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Open Access: Open Projects

An overview of open access (OA) basics and resources and open content resources.

Crowdsourcing Definition

The Merriam-Webster Dictionary defines crowdsourcing as "the practice of obtaining needed services, ideas, or content by soliciting contributions from a large group of people and especially from the online community rather than from traditional employees or suppliers." Academic or scholarly crowdsourcing examples are provided below. Many of these examples originate from library or archival collections. Other forms of crowdsourcing include citizen science projects.

Crowdsourcing Projects

  • Book Traces - University of Virginia
    • A crowd-sourced web project that photographs and shares marginalia and other unique features of print nineteenth- and early twentieth-century books on library shelves.
  • The Civil War in Letters - Newberry Library Transcription Project
    • A project transcribing letters from Illinois Civil War soldiers.
  • Dear Professor Einstein: The Emergency Committee of Atomic Scientists in Post-War America - Oregon State University
    • A project transcribing correspondence with the Emergency Committee of Atomic Scientists between 1945-1951.
  • Decipher History - Illinois State University, Milner Library
    • Transcribe handwritten diaries, letters, photo descriptions, and more.
  • Decoding the Civil War - The Huntington Library
    • A consortium project to digitize and transcribe the Union Army telegrams from The Thomas T. Eckert Papers housed at the Huntington Library. Seeking 75,000 volunteers!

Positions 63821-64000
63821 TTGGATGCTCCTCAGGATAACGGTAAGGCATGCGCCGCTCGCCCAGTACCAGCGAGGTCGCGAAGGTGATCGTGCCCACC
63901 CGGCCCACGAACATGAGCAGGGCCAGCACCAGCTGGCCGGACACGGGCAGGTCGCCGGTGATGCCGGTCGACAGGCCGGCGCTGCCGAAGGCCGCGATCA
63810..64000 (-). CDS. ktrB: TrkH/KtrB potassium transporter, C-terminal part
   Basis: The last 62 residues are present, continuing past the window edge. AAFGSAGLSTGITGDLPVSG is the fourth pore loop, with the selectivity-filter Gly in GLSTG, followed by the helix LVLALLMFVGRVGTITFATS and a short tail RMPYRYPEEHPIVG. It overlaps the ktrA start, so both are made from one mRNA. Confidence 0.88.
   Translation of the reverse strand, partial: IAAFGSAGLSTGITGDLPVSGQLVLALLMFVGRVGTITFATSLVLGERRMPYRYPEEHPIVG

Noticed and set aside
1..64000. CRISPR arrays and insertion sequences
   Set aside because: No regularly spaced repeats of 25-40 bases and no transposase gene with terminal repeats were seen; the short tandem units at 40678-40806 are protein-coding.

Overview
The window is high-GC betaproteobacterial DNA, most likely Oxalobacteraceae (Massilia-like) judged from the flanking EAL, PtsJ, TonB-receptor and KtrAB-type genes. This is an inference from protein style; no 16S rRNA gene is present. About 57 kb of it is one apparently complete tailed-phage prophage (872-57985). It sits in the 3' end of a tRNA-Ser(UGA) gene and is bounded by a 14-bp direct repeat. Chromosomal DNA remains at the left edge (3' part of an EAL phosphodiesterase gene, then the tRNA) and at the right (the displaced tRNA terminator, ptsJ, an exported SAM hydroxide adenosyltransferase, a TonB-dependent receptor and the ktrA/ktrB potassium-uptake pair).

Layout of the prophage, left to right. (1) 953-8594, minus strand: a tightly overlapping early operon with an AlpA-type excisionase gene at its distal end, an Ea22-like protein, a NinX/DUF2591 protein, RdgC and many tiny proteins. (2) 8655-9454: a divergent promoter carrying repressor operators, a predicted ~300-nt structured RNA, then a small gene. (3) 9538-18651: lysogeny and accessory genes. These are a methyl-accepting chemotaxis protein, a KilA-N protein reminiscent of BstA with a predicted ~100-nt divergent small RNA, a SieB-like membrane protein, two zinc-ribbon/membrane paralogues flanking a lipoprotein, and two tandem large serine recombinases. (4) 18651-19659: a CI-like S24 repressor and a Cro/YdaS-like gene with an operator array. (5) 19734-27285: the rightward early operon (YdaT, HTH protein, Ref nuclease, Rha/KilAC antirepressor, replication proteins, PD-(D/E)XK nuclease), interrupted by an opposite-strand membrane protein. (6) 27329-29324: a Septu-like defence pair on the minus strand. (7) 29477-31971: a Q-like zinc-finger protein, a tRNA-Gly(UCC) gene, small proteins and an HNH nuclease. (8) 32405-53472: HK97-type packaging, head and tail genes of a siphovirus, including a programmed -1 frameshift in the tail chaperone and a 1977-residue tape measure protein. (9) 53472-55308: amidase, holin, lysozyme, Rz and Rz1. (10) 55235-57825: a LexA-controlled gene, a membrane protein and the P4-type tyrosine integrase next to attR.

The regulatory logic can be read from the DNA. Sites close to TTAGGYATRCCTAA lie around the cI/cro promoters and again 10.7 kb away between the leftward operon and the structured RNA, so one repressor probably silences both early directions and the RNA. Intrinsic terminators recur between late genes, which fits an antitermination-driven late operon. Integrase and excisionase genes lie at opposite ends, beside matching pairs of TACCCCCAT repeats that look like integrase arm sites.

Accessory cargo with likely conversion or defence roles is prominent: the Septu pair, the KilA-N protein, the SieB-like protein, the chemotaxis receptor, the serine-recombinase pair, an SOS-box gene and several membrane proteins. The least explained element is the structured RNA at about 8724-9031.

• ‚ÄčDIY History - University of Iowa Libraries
    • Correspondence and other handwritten documents from the University of Iowa Libraries archives. Collections include diaries and letters from the Civil War, World War I, World War II, Iowa women, social justice, and more. Some collections contain documents that have been transcribed, but that need review at this time, while other collections need transcription.
  • Making History Searchable: Transcribe It! - University of Texas at Austin, Briscoe Center for American History
    • A volunteer project that transcribed 205 documents from the Natchez Trace Collection between September 2013 to February 2015.
  • National Archives and Records Administration (NARA) Citizen Archivist 
    • Volunteers can transcribe documents, tag records, subtitle videos, upload and share files, or edit articles from the Citizen Archivist Dashboard.
  • New York Public Library Labs
    • Building Inspector - the project extracts, corrects and analyzes data from historical maps in the New York Public Library collection.
    • Emigrant City - a public project that will extract structured data from over 6,000 handwritten 19th and early 20th century mortgage and bond ledgers from the Emigrant Savings Bank.
    • Ensemble - a community transcription project of early 20th-century New York City theatrical playbills. 
    • What's on the Menu - A community transcription project of New York City menus dating from the 1840s to the present.
  • Our Marathon: The Boston Bombing Digital Archive - Northeastern University
    • "A crowd-sourced archive of pictures, videos, stories, and even social media related to the Boston Marathon; the bombing on April 15, 2013; the subsequent search, capture, and trial of the individuals who planted the bombs; and the city’s healing process."
  • Smithsonian Digital Volunteers
    •  More than 6,000 volunteers have transcribed and reviewed digital copies of field notes, diaries, ledgers, logbooks, manuscripts, photo albums, and more from the Smithsonian's vast collections since June 2013.
  • Transcribe Bentham - University College London 
    • Engages "the public in the online transcription of original and unstudied manuscript papers written by Jeremy Bentham (1748-1832), the great philosopher and reformer."

MapGive

MapGive is an exciting open mapping project and volunteer opportunity. Follow the link to learn how to contribute to a map-"wikipedia" for parts of the world where detailed geographic data is lacking.

MapGive

 

The project is developed by the State Department's Humanitarian Information Unit, and aims to make geographical data available to responders in a crisis, or for help in developing resources in under-served communities.

Articles about Crowdsourced Projects